AMERICAN GOSHAWK. Accipiter atricapillus
♂ 22.00 in. ♀ 24.00 in.

Ad.— Top of head and region back of the eyes black, a white line over the eye; rest of upper parts, wings, and tail bluish-gray; under parts white, everywhere streaked and barred with dark gray. Im.— Upper parts brown, spotted especially about the head with whitish; tail and under parts white, streaked and spotted with brown.

Nest, of sticks in trees. Eggs, white, sometimes faintly marked with brownish.

The Goshawk is a rare summer resident of the Canadian Zone, where it is confined chiefly to the deep forests of the higher mountains. In the autumn and winter, at irregular intervals, Goshawks appear in southern New England and the Hudson Valley in considerable numbers. They are extraordinarily bold and rapacious, and fly, when hunting, with great speed.

An adult is a very beautiful bird, the slaty gray of the back and fine gray barring on the white under parts giving it a lighter tone than any other hawk, except the adult male Marsh Hawk. The black cap and the white line over the eye are also distinctive marks. An immature bird could hardly be told from a large Cooper's Hawk, unless killed and measured.

COOPER'S HAWK. Accipiter cooperii
♂ 15.50 in. ♀ 19.00 in.

Ad. ♂.— Upper parts dark gray, bluish-gray in strong light; top of head blackish; tail crossed by several blackish bands; under parts white, closely barred with reddish-brown; tail rounded. Ad. ♀.— Duller than the ♂. Im.— Upper parts dusky brown; lower parts white, striped with brown, the sides barred with the same.

Nest, in high trees, often a deserted crow's nest. Eggs, bluishwhite, rarely spotted with pale brownish.

The Cooper's Hawk, called Chicken Hawk by the farmers, is a not uncommon summer resident throughout southern and central New England and the lower Hudson Valley; it occurs sparingly on the uplands of central New England, but is absent from the deep forests of the Canadian Zone. It is a rare winter resident in the vicinity of New York city. The Cooper's Hawk is bold, strong, and swift, and destroys more poultry and wild birds than any other hawk. When the nesting-site is approached, the birds utter cries like "a Flicker's laugh or a tree-toad's trill magnified” (F. H. Allen).

The male is hard to distinguish from a female Sharp-shinned Hawk, but the female is considerably larger. Her long tail and manner of flight ought easily to distinguish her from the other common large hawks, the Red-shouldered and the Marsh Hawk. The Red-shouldered Hawk soars or circles high in air, with a cut of wings and tail like that of the Red-tailed Hawk; the Marsh Hawk glides low over meadows and marshes, and sooner or later shows the large white spot at the base of the tail. The Cooper's Hawk either flies fairly high, the powerful wing-strokes alternating with periods of gliding, during which the length of tail is evident, or, when hunting, flies rapidly over the tops of bushes and between the trees. When a Cooper's Hawk perches, the tail projects well below the wings, and is crossed by blackish bands. The breast is either finely barred with reddish-brown, or streaked with blackish or reddish-brown.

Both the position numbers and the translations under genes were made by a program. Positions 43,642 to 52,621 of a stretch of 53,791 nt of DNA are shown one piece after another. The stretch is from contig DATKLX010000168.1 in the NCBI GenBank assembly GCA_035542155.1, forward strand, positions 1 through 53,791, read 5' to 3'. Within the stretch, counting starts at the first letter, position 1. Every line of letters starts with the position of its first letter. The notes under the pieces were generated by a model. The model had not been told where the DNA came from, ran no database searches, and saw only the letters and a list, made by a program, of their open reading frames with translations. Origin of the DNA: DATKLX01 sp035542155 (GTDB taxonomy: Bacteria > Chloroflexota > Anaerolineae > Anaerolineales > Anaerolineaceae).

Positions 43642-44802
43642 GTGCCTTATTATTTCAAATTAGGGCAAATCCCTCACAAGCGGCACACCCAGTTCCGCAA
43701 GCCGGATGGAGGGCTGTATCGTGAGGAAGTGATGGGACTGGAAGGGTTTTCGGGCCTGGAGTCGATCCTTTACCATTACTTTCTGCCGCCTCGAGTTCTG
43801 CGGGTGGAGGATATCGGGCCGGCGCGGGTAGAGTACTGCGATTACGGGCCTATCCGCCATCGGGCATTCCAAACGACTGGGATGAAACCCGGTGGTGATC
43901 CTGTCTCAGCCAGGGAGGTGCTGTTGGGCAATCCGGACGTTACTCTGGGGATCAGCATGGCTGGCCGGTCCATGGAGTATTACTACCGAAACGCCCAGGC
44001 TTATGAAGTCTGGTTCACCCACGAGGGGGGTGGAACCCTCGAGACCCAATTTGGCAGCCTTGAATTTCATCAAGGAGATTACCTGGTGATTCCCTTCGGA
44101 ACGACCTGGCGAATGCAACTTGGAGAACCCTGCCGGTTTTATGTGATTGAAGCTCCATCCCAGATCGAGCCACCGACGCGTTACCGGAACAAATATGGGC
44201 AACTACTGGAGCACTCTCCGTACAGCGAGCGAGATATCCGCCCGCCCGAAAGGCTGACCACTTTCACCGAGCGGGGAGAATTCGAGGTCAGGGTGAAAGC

SHARP-SHINNED HAWK. Accipiter velox
♂ 11.25 in. ♀ 13.50 in.

Ad.— Upper parts grayish-brown; tail crossed with blackish bars; under parts white, streaked with reddish-brown. Im.— Resembles immature Cooper's Hawk, but tail square.

Nest, usually in trees. Eggs, white, greenish-white, or bluishwhite, usually heavily blotched with brown.

The Sharp-shinned Hawk is a common migrant throughout New England and New York, occurring in April, September, and October. It is rare in the breeding season in New England, and still rarer in winter; but it is a common permanent resident of the lower Hudson Valley. The Sharp-shinned Hawk is the commonest small hawk in spring and fall, and the most destructive to bird-life. Often a hush falls over the thickets which a moment before were full of song and fluttering wings; if we glance upward at such a time, we can generally discover a small hawk drifting over, taking a few strokes, then gliding forward on spread wings, or wheeling motionless.

Its long tail and short, rounded wings, and the alternation of wing-stroke and periods of gliding, mark it as either a Sharp-shinned Hawk, or a near relative, the Cooper's Hawk, and distinguish it from the other small hawk, the Sparrow Hawk. When pursuing its prey, however, it does not stop to glide, but flies with rapid wing-strokes, dashing into a thicket where the frightened birds have taken refuge. It is then to be distinguished from the Sparrow Hawk by the entire absence of reddish-brown on the back. When it perches, it chooses a limb more or less in shadow; its tail extends some distance beyond its folded wings, and is crossed with several blackish bars. There is no way of surely telling a large female Sharp-shinned Hawk from a small male Cooper's Hawk; the male of the smaller species and the female of the larger may, however, always be told by their size. When the nest is approached, the parents utter a cry suggesting “a Hairy Woodpecker's long call ” (F. H. Allen). (See Frontispiece.)

♂ 19.00 in. ♀ 22.00 in.

Ad. ♂.— Upper parts light bluish-gray; tail crossed by black bars; upper tail-coverts (over the base of the tail) pure white; throat and breast gray; belly white, flecked here and there with brown; under surface of the wings white; wings tipped with black. Ad. ♀.— Upper parts brown; “rumpwhite; lower parts buffy-whitish; breast thickly streaked with brown. Im.— Upper parts similar to ♂; lower parts rich rusty, streaked with brown on the breast, paler and unstreaked on the belly.

Nest, on the ground, in wet meadows. Eggs, white or bluishwhite, often spotted with pale brown.

The Marsh Hawk is a summer resident throughout New England and New York. It winters sparingly in southern New England and the lower Hudson Valley. It arrives in March or April, and stays till October. The usual haunts of the bird are extensive meadows, where it hunts mice and frogs by gliding low over the grass and occasionally dropping to the ground, beating up and down apparently in a regular course. It is found, however, even in the hills, where there are only restricted swampy tracts. In the breeding season the male performs aerial revolutions, dropping from a height, turning, and screaming in his descent. When the nest is approached, the parents swoop at the intruder, uttering cries like the syllables geg, geg, geg. When it flies low, the pure white upper tail-coverts offer an unmistakable field-mark; they are especially conspicuous in the brown birds, the females and immature males. The adult male is a beautiful bird, the delicate gray shade of its plumage and the black-tipped wings suggesting a gull. Sometimes the Marsh Hawk is seen at a considerable height; at such a time its long tail distinguishes it from the Red-shouldered Hawk, and its long wings from the Cooper's Hawk.

[TURKEY VULTURE]. Cathartes aura
63.00 in. - 72.00 in.

The Turkey Vulture was missing in the original book for unknown reasons.